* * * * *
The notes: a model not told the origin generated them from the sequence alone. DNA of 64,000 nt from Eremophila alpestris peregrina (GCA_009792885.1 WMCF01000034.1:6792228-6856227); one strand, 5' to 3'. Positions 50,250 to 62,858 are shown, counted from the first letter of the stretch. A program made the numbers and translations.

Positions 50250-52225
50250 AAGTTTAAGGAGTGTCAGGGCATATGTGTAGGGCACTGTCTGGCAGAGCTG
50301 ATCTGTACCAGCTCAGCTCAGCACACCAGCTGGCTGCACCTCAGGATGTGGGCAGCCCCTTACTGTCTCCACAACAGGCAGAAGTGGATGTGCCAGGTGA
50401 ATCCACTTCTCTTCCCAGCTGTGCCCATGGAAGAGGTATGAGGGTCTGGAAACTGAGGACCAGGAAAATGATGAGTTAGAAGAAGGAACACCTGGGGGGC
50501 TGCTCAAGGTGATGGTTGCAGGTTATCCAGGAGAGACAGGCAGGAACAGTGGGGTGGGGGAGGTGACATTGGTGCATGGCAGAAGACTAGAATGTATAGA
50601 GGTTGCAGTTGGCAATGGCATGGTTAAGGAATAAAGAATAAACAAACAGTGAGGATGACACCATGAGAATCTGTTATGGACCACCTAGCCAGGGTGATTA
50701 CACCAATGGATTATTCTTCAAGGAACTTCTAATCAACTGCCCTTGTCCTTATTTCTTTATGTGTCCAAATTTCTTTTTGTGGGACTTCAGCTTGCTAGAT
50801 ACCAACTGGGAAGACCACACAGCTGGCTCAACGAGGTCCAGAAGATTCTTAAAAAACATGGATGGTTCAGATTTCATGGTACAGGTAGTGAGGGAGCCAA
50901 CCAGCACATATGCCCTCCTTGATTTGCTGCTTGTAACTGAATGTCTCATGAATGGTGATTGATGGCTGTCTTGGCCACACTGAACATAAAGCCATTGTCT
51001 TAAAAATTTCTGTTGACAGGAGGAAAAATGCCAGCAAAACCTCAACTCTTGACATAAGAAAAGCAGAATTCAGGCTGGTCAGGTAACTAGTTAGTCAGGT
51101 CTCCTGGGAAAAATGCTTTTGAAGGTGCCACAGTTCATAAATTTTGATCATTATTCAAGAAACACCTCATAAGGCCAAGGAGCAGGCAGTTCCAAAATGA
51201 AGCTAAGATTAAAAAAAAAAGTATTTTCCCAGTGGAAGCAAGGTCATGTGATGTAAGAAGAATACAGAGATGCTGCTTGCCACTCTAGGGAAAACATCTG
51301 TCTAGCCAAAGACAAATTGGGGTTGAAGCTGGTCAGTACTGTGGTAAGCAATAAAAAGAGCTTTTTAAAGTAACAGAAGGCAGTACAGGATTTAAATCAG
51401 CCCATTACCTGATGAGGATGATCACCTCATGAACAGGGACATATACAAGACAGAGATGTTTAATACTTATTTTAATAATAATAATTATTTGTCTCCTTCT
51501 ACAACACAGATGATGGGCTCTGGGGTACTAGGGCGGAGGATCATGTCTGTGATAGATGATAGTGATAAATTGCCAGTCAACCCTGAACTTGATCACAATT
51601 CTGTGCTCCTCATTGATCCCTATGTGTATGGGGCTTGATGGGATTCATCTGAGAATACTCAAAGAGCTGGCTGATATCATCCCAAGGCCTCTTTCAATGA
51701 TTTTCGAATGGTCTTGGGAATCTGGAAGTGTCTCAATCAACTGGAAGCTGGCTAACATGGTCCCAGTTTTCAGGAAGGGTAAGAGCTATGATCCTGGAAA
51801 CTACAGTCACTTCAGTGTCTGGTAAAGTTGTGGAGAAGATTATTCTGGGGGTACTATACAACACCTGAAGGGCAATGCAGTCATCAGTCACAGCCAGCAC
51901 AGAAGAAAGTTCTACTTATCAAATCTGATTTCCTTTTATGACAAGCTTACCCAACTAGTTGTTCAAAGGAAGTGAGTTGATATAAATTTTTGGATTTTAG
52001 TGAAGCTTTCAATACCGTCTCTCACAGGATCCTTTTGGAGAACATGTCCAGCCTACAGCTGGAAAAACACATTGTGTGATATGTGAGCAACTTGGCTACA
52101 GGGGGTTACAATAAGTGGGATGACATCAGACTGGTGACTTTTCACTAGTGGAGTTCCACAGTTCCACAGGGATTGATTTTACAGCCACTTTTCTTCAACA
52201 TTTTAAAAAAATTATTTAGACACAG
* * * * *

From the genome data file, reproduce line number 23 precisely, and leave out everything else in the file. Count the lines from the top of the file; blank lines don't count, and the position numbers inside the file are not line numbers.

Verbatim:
52201 TTTTAAAAAAATTATTTAGACACAG